This is the central repository of United States federal government department records, notably those of the State Department.
8601 Adelphi Road, College Park, MD 20740-6001
301-837-2000, or Customer Service Center: 1-866-272-6272
Contact via this link.
Schedule & hoursEdit
Monday - Friday, 9:00 a.m. - 5:00 p.m. Extended hours on evenings and Saturdays once a month--check the website.
The entrance to the archive, its security desk, registration, and cafeteria are on the ground floor. Lockers are in the basement, and the reading room is on the second floor. The reading room contains a few computer terminals, as well as a glassed-in room containing catalogues. More detailed catalogues can be had in archivists' offices (2600 for the State Department) to the north of the reading room (an escort is required). The microfilm reading room is on the third floor. Most storerooms are on-site.
Public transportation and driving directions can be found here. Public transport access is functional, but less than convenient. A free shuttle bus from the National Archives in DC can be convenient, if you are staying near downtown.
Description of holdingsEdit
(a more extensive description (qualitative and/or quantitative) of the holdings and the state in which they are kept)
History of the archiveEdit
Materials were moved to the new College Park building in the early 1990s.
Catalogues & finding aidsEdit
Finding aids at the College Park archives tend to be primitive: shelf after shelf of second-generation photocopied lists, many offering only general descriptions of holdings. It is almost always necessary to enlist an archivist or two in order to cover the bases, and many of the archivists are very helpful. A breakdown of holdings by Record Group and size is here. The National Archives is beginning to experiment with an online catalogue called the Archival Research Catalog (ARC).
Languages of materialsEdit
English, with some foreign languages in State Department records
Restrictions & difficultiesEdit
Cataloguing is inconsistent, so it can be difficult to ascertain the state of collections. Archivists have been known to escort researchers into the stacks in order to look for obscure material.
Future of the archiveEdit
(what direction is the archive going? what rumours have you heard?)
A passport or other official document will win you access, and you can register on the spot.
After you pass a series of security protocols, you register and receive a reader's card, with which you can enter the reading rooms. Go to the basement to store your bags, then head in.
Permitted and prohibited itemsEdit
- Permitted: laptop computers, cameras, certain scanners (details)
- Prohibited: ink pens
- When ordering documents, you must give two kinds of information. The first kind, a description and identification number, is straightforward enough. The second kind, description of where the material is located in the storage room, is less transparent. This information is expressed by a series of numbers and slashes, in this form: Record Group (RG)/Row/Compartment/Shelf/Box or Volume. "Row" is the name for the big sliding shelf unit in the stacks. Each column within a Row is called a "Compartment." Each Compartment contains five or six shelves, and the workers appreciate it if you can specify the shelf number. Then on the shelf are the boxes or volumes arranged in numeric order. So the whole line of numbers above the “record identification” box on the order slips serves to help them get to the right shelf. They then depend on the material in the record id.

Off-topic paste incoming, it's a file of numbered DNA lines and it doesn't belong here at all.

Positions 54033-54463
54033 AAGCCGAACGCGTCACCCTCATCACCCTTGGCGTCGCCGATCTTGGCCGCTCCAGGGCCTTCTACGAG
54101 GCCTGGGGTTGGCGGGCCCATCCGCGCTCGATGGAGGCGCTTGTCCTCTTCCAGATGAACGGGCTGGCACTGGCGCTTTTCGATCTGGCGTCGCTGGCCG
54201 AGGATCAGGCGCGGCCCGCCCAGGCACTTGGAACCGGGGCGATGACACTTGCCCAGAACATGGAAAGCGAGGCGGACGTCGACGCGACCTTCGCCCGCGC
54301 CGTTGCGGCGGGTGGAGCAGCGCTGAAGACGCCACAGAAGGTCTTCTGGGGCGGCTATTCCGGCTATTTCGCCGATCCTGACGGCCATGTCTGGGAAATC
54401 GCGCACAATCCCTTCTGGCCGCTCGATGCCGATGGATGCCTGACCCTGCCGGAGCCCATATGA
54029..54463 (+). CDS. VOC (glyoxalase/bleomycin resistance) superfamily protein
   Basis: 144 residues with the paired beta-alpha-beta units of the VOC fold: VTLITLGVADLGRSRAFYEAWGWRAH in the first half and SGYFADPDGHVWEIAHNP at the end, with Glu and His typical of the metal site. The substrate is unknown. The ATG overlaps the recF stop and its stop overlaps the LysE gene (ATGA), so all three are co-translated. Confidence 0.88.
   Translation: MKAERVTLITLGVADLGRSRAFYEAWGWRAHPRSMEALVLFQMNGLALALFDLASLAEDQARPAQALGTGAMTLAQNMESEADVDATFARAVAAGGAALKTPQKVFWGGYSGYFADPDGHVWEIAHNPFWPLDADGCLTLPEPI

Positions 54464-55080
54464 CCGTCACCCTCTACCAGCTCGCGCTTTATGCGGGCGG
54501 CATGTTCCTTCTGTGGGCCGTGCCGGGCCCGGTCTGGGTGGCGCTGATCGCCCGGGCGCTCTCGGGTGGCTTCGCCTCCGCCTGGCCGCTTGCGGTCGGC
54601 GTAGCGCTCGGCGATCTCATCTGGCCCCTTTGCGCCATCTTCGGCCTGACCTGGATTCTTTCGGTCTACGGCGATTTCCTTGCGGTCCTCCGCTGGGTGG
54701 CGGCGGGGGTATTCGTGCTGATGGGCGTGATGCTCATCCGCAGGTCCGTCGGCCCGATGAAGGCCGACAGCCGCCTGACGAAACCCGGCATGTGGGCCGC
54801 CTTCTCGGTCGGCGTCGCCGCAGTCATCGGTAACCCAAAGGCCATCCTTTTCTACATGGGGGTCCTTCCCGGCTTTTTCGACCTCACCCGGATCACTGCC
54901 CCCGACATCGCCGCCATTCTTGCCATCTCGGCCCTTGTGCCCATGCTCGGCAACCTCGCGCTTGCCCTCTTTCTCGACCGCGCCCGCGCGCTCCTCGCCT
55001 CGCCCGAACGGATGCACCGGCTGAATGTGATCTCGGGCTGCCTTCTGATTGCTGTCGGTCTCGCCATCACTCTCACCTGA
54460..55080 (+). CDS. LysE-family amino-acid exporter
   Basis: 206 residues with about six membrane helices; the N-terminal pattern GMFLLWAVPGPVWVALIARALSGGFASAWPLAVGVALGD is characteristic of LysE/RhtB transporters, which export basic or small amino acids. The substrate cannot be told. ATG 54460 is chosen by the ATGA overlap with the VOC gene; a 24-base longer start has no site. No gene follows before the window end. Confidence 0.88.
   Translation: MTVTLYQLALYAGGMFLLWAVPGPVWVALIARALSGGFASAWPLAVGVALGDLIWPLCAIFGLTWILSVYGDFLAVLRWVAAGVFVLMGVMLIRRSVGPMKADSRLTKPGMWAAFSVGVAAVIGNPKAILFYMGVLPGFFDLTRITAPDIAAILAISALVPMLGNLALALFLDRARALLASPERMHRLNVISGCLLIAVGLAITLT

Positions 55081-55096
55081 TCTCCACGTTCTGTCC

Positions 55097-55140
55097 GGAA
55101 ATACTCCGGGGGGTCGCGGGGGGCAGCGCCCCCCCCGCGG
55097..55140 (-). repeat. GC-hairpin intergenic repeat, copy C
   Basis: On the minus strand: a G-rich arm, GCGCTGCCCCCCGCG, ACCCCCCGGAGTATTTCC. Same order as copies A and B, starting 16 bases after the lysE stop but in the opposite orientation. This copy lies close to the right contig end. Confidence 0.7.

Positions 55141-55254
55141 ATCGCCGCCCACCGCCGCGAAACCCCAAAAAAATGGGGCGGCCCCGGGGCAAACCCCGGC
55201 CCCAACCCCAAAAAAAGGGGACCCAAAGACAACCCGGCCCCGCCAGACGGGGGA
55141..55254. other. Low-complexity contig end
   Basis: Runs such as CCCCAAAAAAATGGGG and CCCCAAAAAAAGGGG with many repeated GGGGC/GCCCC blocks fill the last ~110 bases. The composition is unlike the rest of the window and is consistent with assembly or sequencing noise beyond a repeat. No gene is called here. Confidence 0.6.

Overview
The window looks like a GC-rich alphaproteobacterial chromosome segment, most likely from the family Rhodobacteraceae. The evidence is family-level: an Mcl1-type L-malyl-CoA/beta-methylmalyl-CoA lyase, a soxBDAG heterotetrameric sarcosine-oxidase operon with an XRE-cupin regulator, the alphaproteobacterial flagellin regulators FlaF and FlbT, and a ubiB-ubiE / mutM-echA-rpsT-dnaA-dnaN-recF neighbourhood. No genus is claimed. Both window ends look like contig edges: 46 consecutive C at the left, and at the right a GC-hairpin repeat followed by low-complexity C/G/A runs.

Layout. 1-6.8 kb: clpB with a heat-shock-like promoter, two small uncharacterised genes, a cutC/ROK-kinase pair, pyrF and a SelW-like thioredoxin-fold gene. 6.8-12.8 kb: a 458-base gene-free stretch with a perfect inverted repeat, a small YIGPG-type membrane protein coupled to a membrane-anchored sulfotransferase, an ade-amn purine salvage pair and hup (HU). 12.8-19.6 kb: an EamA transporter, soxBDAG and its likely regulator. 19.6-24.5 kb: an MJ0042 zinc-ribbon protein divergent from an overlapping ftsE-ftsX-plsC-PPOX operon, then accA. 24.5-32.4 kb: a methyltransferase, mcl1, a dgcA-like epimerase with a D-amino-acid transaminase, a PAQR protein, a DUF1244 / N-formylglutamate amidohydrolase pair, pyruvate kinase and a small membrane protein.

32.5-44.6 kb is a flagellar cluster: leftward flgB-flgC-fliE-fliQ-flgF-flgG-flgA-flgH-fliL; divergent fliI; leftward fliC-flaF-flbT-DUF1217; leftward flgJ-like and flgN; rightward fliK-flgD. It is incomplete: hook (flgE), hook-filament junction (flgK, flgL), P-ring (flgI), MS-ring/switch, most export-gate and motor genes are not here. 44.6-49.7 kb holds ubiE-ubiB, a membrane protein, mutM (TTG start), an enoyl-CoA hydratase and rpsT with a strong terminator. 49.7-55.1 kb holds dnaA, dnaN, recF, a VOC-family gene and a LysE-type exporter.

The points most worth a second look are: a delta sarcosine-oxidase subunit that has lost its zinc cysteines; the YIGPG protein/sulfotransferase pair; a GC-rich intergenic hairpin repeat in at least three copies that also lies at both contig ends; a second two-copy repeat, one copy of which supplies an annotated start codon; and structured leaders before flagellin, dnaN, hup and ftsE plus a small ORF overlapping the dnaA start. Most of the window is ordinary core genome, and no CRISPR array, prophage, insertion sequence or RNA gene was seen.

- Records are pulled four times per day (10 and 11 a.m., 1:30 and 2:30 p.m.); submit your orders by beforehand.
Ordering classified materialEdit
(what special permission is necessary?)
(how long does it take for documents to arrive? where are they delivered? how many can you consult at a time? what do you do when you are finished with an item?)
Photocopying, photography, microfilmingEdit
(what are costs, permits, and page limits? how long do you have to wait?)
(what are the main forms that the archive uses? if possible, provide links to copies or post copies directly)
In the main research room, where you order documents, Ed is the guy who knows what he’s doing. Sally Kuisel, the #2 state department archivist, is well informed.
(scholars who are familiar with this archive)
(published works based on research at this archive)
The on-site cafeteria will, in concert with the security protocols, supplement the education of foreign researchers into things American. Microwaves and vending machines also available. The archives are rather isolated from other sources of food.
Lockers are in the basement.
There are some internet terminals in the main reading room.
There is a small bookstore on-site, selling certain catalogues and archive-related materials.
(links to relevant websites and resources)